Statistics About Parents Who Place Their Children For Adoption

by Laura Christianson

Each year in the United States, approximately 14,000 women and a growing number of men make an agonizing parenting decision that they hope will provide their children with the best possible future: They place their babies for adoption.

A comprehensive study, conducted by the Evan B. Donaldson Adoption Institute, examines contemporary infant adoption, particularly as it relates to birth parents.

The most prevalent situations a woman is in when she chooses to place a child for adoption include:

  1. Women in their early- to mid-20s who have graduated from high school and are becoming independent from their parents.
  2. Single parents of all ages, and occasionally, married parents, with other children who are struggling to obtain emotional and financial resources to parent.
  3. Teenagers (about one-quarter of those who make an adoption plan are teens).
  4. Women with extreme personal difficulties that compromise their ability to parent (poverty, substance abuse, domestic violence, severe mental illness, developmental delays, and severe health problems).
  • Victims of rape, either by relatives, date-rape, or rape by strangers.
  • Women from conservative ethnic, religious, and cultural communities that have strong prohibitions against out-of-wedlock pregnancies.
  • Recent immigrants (most undocumented) who have no social support or extended family.
  • Parents expecting a baby with a disability

90 percent or more of the women who place their children for adoption have met the adoptive parents of their children. Almost all of the remaining birth mothers helped to choose the new parents through profiles. Contrary to the stereotypes that have been created about them, almost no women choosing adoption today seek anonymity or express a desire for no ongoing information or contact.

A minority of infant adoptions involve fathers in the process. Many states have established putative father registries to involve these men, but they are too often used as a means of cutting them out rather than including them.

Women who feel pressured into placing their children suffer from poorer grief resolution and greater negative feelings. Most states do not have laws that maximize sound decision-making, however, such as required counseling, waiting periods of at least several days after childbirth before signing relinquishments, and adequate revocation periods during which birthparents can change their minds.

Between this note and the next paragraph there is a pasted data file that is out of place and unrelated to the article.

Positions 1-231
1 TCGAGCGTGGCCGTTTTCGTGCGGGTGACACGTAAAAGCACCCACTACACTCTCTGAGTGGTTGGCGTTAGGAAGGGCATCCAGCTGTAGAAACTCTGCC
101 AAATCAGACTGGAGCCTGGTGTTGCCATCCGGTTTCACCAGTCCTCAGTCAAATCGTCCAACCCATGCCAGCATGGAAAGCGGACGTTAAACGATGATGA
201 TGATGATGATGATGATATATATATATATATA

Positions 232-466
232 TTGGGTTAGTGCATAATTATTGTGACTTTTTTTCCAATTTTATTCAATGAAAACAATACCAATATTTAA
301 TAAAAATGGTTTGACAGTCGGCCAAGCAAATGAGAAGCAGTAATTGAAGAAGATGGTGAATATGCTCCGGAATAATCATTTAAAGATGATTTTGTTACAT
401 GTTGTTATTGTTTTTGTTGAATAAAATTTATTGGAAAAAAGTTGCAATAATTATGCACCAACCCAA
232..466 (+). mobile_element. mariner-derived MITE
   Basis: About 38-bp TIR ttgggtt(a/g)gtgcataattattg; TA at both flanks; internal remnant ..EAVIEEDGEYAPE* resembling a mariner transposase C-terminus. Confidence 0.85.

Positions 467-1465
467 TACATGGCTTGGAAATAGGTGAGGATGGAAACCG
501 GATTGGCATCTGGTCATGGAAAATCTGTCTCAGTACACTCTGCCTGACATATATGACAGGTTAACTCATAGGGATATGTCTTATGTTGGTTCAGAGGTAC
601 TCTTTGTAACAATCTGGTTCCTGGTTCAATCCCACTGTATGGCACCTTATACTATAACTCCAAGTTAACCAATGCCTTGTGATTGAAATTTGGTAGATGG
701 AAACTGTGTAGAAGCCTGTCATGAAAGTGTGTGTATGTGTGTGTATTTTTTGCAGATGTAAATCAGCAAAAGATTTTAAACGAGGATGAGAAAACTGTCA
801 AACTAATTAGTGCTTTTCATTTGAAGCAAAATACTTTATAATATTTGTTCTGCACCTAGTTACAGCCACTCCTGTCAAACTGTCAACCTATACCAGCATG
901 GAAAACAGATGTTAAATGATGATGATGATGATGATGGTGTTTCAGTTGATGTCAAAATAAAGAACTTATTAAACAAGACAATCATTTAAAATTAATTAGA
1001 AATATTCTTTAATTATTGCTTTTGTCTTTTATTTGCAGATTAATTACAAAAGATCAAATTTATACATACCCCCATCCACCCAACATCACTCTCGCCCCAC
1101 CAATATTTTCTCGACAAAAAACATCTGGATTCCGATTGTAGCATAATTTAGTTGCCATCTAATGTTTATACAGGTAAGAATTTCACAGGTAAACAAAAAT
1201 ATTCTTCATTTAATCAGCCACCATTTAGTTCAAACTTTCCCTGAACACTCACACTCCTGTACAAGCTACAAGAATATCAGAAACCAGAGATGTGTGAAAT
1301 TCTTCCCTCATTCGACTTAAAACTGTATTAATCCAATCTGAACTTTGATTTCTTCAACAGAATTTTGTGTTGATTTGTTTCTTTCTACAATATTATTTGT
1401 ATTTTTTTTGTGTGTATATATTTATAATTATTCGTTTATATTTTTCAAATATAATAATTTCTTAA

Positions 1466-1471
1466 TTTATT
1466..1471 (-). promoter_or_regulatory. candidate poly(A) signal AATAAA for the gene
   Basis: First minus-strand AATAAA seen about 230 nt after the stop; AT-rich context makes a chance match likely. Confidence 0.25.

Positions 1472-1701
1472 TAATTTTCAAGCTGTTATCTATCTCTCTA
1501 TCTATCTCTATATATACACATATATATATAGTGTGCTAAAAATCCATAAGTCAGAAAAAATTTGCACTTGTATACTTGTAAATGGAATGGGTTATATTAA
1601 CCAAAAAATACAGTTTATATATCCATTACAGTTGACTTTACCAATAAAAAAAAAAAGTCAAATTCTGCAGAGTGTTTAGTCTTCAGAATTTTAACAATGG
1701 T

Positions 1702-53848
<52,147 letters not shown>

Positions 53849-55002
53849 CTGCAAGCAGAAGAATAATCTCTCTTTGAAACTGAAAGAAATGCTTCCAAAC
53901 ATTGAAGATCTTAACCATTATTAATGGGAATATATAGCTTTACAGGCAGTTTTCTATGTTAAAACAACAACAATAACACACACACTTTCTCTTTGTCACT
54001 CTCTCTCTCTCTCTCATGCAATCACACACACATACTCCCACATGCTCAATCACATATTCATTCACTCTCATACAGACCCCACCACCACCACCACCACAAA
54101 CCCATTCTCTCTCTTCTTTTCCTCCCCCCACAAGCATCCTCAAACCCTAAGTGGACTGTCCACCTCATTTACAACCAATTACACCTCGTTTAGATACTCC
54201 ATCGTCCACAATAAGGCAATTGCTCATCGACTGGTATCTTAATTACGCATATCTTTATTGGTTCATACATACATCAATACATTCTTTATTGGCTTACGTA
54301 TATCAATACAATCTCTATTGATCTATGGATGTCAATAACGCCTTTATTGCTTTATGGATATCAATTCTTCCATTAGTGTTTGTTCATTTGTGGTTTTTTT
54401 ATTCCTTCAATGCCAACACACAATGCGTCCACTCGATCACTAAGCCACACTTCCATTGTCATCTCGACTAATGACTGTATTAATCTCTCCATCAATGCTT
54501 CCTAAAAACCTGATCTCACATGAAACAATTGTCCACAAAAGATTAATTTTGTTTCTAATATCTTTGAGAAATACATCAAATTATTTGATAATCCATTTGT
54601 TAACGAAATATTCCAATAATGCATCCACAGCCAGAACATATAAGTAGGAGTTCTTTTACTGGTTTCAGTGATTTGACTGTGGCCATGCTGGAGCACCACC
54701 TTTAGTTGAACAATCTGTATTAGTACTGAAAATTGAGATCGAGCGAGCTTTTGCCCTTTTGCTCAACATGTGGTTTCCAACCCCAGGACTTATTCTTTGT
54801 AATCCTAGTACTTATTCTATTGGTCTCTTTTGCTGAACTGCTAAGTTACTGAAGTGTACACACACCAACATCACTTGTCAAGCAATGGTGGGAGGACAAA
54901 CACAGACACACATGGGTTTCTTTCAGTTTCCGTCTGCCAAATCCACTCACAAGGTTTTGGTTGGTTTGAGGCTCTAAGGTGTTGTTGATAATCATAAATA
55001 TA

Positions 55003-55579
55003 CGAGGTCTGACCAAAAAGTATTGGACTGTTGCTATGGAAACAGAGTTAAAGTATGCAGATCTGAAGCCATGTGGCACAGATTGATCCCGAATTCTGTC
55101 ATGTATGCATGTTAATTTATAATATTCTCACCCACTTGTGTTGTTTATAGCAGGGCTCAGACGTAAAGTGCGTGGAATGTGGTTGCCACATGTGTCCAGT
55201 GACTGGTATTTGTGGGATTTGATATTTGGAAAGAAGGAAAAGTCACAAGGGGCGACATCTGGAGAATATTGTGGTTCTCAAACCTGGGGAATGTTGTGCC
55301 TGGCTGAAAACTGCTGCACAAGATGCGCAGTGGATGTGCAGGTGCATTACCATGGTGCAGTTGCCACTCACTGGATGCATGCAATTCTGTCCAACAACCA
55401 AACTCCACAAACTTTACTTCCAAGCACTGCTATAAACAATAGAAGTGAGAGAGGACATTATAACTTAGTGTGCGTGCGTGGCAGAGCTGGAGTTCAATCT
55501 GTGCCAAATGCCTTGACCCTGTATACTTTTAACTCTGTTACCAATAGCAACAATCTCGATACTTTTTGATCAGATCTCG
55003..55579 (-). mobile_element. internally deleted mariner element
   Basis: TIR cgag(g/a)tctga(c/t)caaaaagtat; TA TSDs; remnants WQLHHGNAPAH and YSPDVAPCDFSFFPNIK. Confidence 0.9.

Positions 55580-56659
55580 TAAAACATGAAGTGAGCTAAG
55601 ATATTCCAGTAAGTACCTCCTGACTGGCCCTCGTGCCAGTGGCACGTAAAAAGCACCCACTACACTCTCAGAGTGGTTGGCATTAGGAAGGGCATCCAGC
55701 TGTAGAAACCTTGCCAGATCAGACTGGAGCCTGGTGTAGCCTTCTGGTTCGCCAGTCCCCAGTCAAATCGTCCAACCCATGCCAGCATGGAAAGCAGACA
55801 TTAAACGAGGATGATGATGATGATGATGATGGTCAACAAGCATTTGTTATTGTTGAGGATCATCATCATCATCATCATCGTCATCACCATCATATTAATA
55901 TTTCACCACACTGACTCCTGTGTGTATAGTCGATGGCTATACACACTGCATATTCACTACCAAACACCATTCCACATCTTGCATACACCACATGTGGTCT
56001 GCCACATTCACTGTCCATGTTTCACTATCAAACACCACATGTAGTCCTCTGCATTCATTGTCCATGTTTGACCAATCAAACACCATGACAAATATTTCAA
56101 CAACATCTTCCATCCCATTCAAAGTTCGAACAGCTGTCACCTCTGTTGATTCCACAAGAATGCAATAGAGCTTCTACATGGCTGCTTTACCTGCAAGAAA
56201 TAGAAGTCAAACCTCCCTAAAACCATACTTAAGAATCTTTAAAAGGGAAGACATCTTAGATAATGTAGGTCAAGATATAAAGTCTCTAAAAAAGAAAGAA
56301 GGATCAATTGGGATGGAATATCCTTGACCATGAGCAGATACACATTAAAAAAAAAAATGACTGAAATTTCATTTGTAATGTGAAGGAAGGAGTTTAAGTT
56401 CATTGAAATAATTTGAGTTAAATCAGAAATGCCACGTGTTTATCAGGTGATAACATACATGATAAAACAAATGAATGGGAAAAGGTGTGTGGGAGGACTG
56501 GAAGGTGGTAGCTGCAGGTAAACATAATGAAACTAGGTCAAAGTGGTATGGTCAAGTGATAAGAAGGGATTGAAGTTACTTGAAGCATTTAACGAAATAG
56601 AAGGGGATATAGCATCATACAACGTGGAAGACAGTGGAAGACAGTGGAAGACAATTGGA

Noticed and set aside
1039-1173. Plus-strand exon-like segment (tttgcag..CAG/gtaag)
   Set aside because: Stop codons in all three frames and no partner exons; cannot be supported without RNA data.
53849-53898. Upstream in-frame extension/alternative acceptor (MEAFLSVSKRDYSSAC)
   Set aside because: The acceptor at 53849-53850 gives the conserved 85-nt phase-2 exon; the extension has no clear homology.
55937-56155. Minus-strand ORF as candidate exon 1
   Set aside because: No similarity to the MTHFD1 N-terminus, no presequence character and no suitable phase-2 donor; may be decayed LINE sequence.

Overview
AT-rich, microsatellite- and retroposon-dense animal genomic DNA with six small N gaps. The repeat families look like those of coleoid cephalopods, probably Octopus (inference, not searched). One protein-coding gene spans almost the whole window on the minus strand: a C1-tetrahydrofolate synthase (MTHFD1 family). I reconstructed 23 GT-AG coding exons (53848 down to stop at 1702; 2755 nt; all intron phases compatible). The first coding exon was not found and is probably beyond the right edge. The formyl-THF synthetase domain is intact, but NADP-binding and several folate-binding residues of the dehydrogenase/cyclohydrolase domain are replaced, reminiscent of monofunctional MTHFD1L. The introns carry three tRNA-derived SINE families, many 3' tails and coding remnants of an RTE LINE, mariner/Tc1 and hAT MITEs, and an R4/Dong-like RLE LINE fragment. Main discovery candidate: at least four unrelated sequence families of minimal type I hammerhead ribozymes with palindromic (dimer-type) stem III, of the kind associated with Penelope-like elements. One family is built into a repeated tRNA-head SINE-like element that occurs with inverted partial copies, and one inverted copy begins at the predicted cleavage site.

Research on birth parents in the era of confidential (closed) adoptions suggests a significant proportion struggled—and sometimes continue to struggle—with chronic, unresolved grief. The primary factor bringing peace of mind is knowledge about their children’s well-being.

Women who have the highest grief levels are those who placed their children with the understanding that they would have ongoing information, but the arrangement was cut off. Such contact/information is the most important factor in facilitating birthparents’ adjustment.

Choosing the adoptive family and having ongoing contact and/or knowledge results in lower levels of grief and greater peace of mind with adoption decisions.

Related Posts:
Statistics About Infant Adoption and Adoption Practitioners

Source: “Safeguarding The Rights And Well-Being Of Birthparents In The Adoption Process” by Susan Livingston Smith, Program and Project Director of the Evan B. Donaldson Adoption Institute, November 2006.

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baby carriers backpacks March 9, 2009 at 8:05 PM

Great article… It mirrors reality about adoption.
Every child is a blessing and everybody can be a great parent..

Lisa March 25, 2013 at 6:22 PM

Hello, I just wanted to say that I appreciate all that you do. I am an adopted child, and I did relinquish two of my babies for adoption. I did go through Catholic Charities when I was a teen and it was the hardest and BEST decision of my life. God Bless
Lisa Vialpando

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